Tuesday’s election results were a crushing blow for all conservatives, but as one of the most prominent immigration policy hawks in America, Mark Krikorian is in an especially difficult position. Mitt Romney’s atrocious 27 percent showing among Hispanics immediately bolstered voices within the Republican Party who have been calling for the GOP to soften its line on immigration. In a piece over at National Review, Krikorian tries his best to wrestle with the results. He makes some fair points. For instance, he notes that Hispanics are closer to Democrats on economic issues, and that may explain their votes more than the immigration issue. But at the same time, I think he underplays how damaging eroding support among Hispanics was to Romney — putting aside the issue of what role immigration played.
But, the open-borders Right will say, Bush got 44 percent of the Hispanic vote in 2004! Actually, he got more like 38 to 40 percent, because the national exit-poll results were simply incorrect. But even so, that’s better than Romney (or McCain) got and has become the benchmark figure for the pro-amnesty Right. But even if Romney had gotten a similar share of the Hispanic vote, he still would have lost the election. It might have made a difference in Florida and Nevada, but not in Ohio, Wisconsin, Michigan, Iowa, or Virginia. There are deep problems with the GOP brand that have nothing to do with immigration.
It’s true that Romney’s loss can be attributed to a number of factors. The problem with Krikorian’s analysis is that all it means is that Obama won the electoral vote by a solid margin, so he could have afforded to lose some states and still emerge victorious. But the “Romney would have lost anyway” argument neglects the fact that his dismal performance among Hispanics made the race unwinnable. Even if we accept Krikorian’s view that the Hispanic vote only mattered in Florida and Nevada, when you add those states to the already solid blue states, it means spotting Democrats 236 electoral votes. All Obama or any Democratic candidate would need to get over the top at that point would be to win Michigan and Pennsylvania — two states that have gone Democratic every year since 1988. Failing that, Democrats would have multiple other combinations to get over 270. In contrast, a Republican who lost those states could still lose the election even if he or she won all of the reliably red states in addition to North Carolina, Virginia, Ohio, New Hampshire, Colorado, Iowa and Wisconsin.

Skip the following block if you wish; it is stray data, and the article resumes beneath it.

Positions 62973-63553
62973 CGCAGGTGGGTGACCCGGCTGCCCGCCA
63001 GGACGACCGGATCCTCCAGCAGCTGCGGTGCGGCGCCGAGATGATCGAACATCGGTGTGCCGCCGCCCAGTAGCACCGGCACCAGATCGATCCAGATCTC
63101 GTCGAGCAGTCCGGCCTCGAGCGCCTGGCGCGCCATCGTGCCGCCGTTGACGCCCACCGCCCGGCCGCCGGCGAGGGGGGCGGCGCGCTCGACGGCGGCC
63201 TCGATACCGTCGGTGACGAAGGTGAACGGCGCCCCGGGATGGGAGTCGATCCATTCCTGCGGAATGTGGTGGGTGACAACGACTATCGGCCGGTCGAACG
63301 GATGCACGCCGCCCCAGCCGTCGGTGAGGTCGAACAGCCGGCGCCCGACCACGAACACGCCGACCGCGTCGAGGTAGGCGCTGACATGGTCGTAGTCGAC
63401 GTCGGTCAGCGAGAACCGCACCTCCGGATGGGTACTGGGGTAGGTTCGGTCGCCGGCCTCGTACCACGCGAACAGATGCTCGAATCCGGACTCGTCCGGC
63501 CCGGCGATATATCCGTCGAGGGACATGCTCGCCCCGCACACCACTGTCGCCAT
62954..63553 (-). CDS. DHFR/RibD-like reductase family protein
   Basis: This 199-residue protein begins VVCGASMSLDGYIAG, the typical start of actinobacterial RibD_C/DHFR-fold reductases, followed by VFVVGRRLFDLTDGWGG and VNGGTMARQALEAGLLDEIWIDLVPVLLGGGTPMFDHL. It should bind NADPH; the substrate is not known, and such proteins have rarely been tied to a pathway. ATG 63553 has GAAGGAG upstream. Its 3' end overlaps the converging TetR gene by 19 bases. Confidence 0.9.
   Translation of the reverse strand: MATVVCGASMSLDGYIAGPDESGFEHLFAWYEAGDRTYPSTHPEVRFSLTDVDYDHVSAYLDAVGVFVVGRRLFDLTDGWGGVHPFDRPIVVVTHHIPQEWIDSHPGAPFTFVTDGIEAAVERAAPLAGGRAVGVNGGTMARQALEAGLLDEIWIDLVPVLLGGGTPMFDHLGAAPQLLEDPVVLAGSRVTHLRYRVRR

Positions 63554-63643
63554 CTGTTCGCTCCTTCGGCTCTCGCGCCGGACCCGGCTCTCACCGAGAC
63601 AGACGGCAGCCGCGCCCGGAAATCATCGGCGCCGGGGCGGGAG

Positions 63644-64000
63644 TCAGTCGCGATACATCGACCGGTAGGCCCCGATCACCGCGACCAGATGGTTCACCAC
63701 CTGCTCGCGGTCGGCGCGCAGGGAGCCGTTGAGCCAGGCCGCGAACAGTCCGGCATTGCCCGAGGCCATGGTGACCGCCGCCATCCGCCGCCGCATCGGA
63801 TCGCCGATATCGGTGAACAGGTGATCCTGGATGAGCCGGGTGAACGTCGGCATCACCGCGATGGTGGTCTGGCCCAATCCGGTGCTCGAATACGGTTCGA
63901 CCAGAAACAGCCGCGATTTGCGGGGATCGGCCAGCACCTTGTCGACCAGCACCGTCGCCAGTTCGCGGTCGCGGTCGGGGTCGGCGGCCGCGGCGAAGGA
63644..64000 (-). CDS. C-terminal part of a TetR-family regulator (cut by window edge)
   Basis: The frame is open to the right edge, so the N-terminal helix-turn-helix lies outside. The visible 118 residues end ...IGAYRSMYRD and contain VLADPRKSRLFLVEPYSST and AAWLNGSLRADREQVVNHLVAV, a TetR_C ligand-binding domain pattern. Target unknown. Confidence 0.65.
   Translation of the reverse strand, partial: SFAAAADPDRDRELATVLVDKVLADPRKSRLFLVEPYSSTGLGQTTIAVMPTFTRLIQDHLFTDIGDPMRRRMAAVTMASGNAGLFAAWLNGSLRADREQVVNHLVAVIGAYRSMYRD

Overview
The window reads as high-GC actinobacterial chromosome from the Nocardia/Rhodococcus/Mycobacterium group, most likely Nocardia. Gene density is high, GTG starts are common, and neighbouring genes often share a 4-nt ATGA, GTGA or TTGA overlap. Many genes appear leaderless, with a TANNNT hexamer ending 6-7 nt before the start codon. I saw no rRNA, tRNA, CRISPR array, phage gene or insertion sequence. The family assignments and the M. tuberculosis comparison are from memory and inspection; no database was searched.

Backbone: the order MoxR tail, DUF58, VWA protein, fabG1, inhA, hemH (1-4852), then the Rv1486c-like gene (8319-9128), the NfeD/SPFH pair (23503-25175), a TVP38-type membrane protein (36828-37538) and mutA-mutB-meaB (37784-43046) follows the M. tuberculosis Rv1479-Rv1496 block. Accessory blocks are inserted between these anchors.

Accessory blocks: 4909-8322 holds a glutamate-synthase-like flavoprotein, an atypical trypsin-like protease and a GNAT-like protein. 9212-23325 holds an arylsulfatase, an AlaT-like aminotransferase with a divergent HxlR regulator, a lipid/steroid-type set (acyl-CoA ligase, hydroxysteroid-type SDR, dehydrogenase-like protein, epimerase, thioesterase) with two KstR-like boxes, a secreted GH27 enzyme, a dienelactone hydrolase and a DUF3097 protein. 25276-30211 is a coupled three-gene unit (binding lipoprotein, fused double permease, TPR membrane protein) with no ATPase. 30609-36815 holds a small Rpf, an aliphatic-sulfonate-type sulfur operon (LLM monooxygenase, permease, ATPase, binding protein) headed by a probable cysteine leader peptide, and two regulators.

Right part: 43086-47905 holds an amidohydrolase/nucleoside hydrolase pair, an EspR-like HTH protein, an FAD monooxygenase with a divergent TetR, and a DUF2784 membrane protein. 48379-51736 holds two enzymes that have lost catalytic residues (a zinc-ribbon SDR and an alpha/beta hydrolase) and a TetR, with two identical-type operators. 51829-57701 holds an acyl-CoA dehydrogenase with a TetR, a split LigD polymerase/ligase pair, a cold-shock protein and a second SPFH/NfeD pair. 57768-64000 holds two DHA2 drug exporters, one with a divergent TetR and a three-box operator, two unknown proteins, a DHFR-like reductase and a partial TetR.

Again, this analysis is conservative. In 2004, Bush carried New Mexico with 44 percent of the Hispanic vote, but this year the state wasn’t even in play. Also, Hispanics made up 14 percent of the electorate in Colorado, providing Obama with his margin of victory there. Add Colorado to the Democratic fold, and the electoral math becomes even more daunting for Republicans.
Another argument Krikorian advances is that Obama won 17 percent of the vote of self-identified conservatives, and since they made up 35 percent of the electorate, he argues that this is more fertile ground for Republican gains than chasing Hispanic votes. There are two reasons why I’m skeptical of this argument. First, it’s unclear whether all of those people who identify as “conservative” use the word in the same way that National Review readers would. Some people like to say they’re “fiscal conservatives,” for instance, and to them it means favoring higher taxes. Exits also found that 11 percent of liberals voted for Romney. Secondly, the Hispanic vote isn’t static. In reality, it keeps growing — from 2 percent of the electorate in 1980, to 7 percent in 2000, to 10 percent in 2012. So if Republicans don’t find a way to appeal to Hispanic voters, their challenges in presidential elections will become even steeper.
To be clear, I think that narrowly focusing on immigration is likely an over simplification of a very complex issue that warrants further analysis. But as a starting point, conservatives shouldn’t downplay the magnitude of the problem Republicans have with Hispanic voters.